Dr Alan Lem is pictured here with participants of the Dry July funded Music and Wellbeing workshop held at the Sydney Survivorship Cottage at Concord Cancer Centre. During the program, participants play simple rhythms and melodies in the way that offers a rich and fulfilling experience both for the individual and the group as a whole.
Preliminary evaluation indicates that the most successful experiences were (1) singing and (2) particular musical instructions where musical activity was used to address specific physical and psychological faculties, for example movement coordination, levels of arousal, sensory awareness and mindfulness.
To quote one of the participants: “As you adjust to living with cancer, you might be inclined to do other...
The hospitality trolley provides a welcoming tea and coffee service to patients who find it difficult to be able to access the beverage stations, especially when on their own, as well as providing a homely service with china tea cups and tea and coffee pots.It is available to patients in the Day Therapy Unit, Radiation Oncology and the Patient Clinics.
Volunteers also operate...
On Wednesday mornings, a group of women gather in a room at Mater Cancer Care Centre. A trolley is wheeled in, filled with supplies. The woman behind the trolley is not a nurse but an art therapist. Instead of bandages, swabs and rubber gloves, the trolley contains tubes of paint, brushes and pastels. The other women in the room are cancer patients. A Mater Cancer Care Nurse comes in and gives each patient a hug to say hello. The atmosphere is warm and relaxed. Everyone takes a seat and the Art Therapy session begins.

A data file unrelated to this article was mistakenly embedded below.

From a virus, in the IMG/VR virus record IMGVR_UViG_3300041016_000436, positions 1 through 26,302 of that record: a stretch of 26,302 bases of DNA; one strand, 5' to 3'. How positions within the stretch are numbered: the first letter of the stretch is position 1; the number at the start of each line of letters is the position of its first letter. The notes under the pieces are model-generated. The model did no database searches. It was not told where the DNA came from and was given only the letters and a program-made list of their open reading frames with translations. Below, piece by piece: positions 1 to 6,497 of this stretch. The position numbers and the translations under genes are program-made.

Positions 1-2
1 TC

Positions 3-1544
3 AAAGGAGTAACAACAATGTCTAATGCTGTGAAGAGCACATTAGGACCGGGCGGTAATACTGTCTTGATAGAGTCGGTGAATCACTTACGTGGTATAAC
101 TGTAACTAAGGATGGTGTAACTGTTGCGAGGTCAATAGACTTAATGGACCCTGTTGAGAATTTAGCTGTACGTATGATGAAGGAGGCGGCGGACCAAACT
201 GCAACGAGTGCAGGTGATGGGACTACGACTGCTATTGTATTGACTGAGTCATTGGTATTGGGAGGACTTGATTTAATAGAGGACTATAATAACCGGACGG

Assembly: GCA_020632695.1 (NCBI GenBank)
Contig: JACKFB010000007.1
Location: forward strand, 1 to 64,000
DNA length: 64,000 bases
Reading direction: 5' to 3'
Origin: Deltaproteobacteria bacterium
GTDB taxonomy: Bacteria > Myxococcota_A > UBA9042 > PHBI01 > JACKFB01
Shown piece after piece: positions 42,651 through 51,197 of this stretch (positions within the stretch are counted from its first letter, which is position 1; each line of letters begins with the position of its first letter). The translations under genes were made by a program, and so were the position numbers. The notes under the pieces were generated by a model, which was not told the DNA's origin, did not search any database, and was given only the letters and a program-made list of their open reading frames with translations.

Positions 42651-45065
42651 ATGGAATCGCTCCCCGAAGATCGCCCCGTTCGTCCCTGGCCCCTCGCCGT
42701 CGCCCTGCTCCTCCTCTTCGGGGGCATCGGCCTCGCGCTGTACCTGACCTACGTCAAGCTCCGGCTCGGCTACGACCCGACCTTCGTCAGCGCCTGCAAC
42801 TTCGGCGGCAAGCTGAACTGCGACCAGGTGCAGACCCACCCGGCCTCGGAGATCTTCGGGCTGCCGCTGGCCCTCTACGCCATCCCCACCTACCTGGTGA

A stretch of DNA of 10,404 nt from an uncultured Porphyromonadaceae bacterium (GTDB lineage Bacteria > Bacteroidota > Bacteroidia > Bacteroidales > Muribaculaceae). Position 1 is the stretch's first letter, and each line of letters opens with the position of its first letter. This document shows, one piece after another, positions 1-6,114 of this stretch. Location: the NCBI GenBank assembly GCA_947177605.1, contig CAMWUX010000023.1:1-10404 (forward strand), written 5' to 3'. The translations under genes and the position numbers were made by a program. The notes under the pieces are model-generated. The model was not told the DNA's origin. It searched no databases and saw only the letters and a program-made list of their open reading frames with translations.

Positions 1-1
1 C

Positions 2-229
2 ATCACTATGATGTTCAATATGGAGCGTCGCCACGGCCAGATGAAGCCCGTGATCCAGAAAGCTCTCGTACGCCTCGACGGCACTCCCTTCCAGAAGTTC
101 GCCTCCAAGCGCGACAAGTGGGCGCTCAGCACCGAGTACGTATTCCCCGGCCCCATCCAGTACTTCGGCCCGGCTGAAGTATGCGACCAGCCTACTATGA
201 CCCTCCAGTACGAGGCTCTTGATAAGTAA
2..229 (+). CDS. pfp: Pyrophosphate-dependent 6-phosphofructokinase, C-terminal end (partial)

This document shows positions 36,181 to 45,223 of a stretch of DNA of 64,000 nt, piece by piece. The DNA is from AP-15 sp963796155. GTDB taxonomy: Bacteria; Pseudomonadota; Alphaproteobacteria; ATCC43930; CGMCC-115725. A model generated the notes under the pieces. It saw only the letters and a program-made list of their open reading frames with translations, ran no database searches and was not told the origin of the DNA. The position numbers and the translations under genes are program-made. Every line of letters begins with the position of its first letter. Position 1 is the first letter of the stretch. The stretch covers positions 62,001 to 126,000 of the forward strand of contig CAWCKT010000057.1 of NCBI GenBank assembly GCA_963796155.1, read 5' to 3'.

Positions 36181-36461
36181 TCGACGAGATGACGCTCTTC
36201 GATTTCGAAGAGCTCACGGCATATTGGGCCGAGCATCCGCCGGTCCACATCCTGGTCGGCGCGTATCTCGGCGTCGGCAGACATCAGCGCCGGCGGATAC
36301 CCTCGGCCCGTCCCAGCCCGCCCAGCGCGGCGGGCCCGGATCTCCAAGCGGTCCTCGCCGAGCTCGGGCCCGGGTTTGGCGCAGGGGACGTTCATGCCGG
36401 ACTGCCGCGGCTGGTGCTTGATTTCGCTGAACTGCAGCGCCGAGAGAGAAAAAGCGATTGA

Most of the women in the room are waiting for chemotherapy treatment. The drips cannot be made up ahead of time because the recipient needs to have a blood test first. Sometimes a treatment session can be delayed because the...
Dry July funds have been used to install beach scenes across the walls in the radiation therapy bunkers for the Coogee and Maroubra rooms at Prince of Wales Hospital in Sydney. Such artwork has been shown to reduce patient stress while undergoing this complex and intimidating treatment.
Royal North Shore Hospital in Sydney recently completed installation of eight large photographic murals designed and produced for the Northern Sydney Cancer Centre, Radiotherapy. The right to use the images was kindly donated by the local photographers and the work sponsored by Dry July. The material used is very special, offering anti-bacterial and microbial MRSA protection.
Far North Queensland Hospital Foundation has helped Cairns Hospital purchase 2 Meridian mobile treatment recliners for the chemotherapy treatment area in the Liz Plummer Cancer Care Centre.
Funds were also used to purchase six large flat screen televisions with free to air access for waiting areas in the day treatment ward, to give patients something to do while waiting for their appointments.
Being diagnosed with cancer and receiving treatment is a very overwhelming experience, with lots of questions, and multiple things to remember.
To help ease the process, St Vincent’s Hospital Melbourne have used a portion of their Dry July funds to develop an admission pack for patients going through chemotherapy for the first time, and provide them with as much information as possible at such a difficult time.